I’ve been using Mondays to clean out my mailbox. Here’s a message I received last week, along with my response to it, on whether it’s appropriate for Christians to celebrate Lent.
Question: Should Christians Celebrate Lent?
I enjoy your posts and articles, but Lent and Advent are both man-made and Romanish inventions, and something that born again believers should not be celebrating.
Answer: Dying to Self is Part and Parcel of the Christian Life
You may be right, Virginia, but certainly the historical event that each holiday has as its focus — Christ’s birth and His death, burial, and resurrection — deserve to be remembered and pondered by every Christian, whether they choose to officially observe Advent and Lent or not.
Undoubtedly, some pagan symbolism has crept into both holidays. Some Christians therefore choose to abstain from celebrating at all. Others opt to “redeem” such symbols by assigning Christian meanings to them.
For instance, the evergreen trees we decorate at Christmastime symbolize both the eternal life we have in Christ (1 John 5:11-12) and the blessings that come from being planted firmly in God’s word (Psalm 1:2-3).
The Christmas lights we string on our house remind us that Jesus is the light of the world (John 8:12) and that we, too, should shine as lights to the dark and dying world around us (Philippians 2:15).
You get the idea.
I offer these explanations not as an attempt to persuade you to celebrate these holidays yourself, Virginia. If you cannot partake with a clear conscience, you should not partake at all. Rather, I’m just highlighting the fact that many sincere Christians who observe Lent and Advent have hearts as free from paganism as they can possibly be.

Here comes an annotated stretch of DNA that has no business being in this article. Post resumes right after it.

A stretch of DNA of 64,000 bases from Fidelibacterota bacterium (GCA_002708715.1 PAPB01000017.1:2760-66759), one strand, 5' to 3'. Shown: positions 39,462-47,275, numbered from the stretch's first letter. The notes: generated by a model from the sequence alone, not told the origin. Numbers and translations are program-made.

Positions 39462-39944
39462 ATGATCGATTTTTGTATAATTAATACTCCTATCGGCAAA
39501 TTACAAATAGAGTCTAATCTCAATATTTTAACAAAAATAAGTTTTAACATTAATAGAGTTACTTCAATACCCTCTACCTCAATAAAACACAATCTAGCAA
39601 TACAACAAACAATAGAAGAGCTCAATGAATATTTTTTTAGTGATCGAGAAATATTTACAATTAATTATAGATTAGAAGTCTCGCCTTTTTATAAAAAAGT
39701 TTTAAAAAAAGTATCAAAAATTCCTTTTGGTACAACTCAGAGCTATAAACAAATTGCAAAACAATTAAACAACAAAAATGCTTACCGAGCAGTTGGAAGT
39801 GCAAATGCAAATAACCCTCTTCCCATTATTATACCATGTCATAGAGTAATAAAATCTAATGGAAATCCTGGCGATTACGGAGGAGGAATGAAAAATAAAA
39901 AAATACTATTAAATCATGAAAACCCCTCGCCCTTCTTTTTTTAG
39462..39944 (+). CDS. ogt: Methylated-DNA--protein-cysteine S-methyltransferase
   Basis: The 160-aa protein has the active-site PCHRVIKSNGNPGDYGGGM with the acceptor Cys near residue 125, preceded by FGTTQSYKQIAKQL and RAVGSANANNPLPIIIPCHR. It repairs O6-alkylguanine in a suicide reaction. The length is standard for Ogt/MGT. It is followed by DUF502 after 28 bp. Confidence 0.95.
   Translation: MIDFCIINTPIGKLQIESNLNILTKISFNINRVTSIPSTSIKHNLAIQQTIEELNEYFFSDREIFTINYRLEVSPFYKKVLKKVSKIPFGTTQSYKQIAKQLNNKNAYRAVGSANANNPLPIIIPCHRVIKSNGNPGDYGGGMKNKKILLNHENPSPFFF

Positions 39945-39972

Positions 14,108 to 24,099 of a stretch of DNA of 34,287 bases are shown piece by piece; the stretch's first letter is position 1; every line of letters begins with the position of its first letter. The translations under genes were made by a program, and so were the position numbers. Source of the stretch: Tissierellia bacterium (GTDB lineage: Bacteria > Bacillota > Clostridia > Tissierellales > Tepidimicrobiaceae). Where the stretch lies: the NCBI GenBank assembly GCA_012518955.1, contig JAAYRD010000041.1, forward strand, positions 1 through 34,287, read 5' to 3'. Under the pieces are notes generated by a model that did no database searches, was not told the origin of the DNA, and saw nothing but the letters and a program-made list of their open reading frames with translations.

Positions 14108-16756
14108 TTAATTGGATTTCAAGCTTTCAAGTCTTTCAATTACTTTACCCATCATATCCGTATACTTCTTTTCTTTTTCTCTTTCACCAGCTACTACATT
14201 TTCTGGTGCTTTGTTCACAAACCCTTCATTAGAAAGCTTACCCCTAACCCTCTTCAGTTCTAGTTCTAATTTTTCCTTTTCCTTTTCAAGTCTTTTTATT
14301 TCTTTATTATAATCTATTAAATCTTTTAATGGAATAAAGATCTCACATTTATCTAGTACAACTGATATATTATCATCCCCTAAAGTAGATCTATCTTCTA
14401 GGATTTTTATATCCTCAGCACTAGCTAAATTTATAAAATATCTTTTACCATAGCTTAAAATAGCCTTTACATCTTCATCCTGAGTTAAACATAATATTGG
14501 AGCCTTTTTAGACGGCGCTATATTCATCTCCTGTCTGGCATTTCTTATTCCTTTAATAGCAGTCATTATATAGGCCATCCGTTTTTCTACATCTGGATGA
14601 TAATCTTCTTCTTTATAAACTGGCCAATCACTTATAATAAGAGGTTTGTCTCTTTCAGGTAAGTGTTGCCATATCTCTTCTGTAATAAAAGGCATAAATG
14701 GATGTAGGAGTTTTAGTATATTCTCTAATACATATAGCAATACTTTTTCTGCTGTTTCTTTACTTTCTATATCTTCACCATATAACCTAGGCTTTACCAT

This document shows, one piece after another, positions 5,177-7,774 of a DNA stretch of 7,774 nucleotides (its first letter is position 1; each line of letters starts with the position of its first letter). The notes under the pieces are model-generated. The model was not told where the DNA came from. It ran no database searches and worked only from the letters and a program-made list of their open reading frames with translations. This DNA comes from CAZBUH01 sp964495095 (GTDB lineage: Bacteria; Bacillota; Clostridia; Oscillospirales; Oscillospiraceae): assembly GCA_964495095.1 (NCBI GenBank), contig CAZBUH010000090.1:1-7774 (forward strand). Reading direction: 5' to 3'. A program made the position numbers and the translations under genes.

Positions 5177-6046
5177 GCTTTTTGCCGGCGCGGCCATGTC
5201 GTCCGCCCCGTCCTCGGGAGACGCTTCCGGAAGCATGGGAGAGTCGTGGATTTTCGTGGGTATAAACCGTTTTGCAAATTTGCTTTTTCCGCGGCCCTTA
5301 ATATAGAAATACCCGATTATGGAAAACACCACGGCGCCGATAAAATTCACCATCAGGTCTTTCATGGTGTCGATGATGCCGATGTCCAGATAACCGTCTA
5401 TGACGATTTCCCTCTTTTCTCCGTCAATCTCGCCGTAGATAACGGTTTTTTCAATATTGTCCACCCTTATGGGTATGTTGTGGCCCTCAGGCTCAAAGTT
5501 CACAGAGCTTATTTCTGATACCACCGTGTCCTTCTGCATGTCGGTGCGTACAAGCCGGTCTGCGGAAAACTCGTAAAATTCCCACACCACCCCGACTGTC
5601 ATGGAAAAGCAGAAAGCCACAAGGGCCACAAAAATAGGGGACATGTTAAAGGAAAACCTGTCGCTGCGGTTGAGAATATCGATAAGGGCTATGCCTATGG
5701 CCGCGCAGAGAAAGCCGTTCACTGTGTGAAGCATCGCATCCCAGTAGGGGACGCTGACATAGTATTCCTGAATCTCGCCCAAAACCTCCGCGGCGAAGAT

Paul’s words in Romans 14:5-12 apply here, as well:
One person regards one day above another, another regards every day alike. Each person must be fully convinced in his own mind. He who observes the day, observes it for the Lord, and he who eats, does so for the Lord, for he gives thanks to God; and he who eats not, for the Lord he does not eat, and gives thanks to God.For not one of us lives for himself, and not one dies for himself; for if we live, we live for the Lord, or if we die, we die for the Lord; therefore whether we live or die, we are the Lord’s. For to this end Christ died and lived again, that He might be Lord both of the dead and of the living.
But you, why do you judge your brother? Or you again, why do you regard your brother with contempt? For we will all stand before the judgment seat of God.
For it is written,
“AS I LIVE, SAYS THE LORD, EVERY KNEE SHALL BOW TO ME,
AND EVERY TONGUE SHALL GIVE PRAISE TO GOD.”
So then each one of us will give an account of himself to God.
That is sobering thought, isn’t it? Each of us must one day give account of ourselves to God.
His Word contains explicit commands on some of the issues we face in our culture today (lust, pride, adultery, murder, etc). But other matters — like celebrating holidays or homeschooling your children or forgoing birth control or whether to breast- or bottle-feed — are really more a matter of preference and circumstance.
We need to be careful not ignore parts of Scripture that specifically address cultural trends, but also not to go beyond what Scripture says in matters of taste. It is a difficult balance to strike sometimes. And I’ve not always done as good job at it as I would like.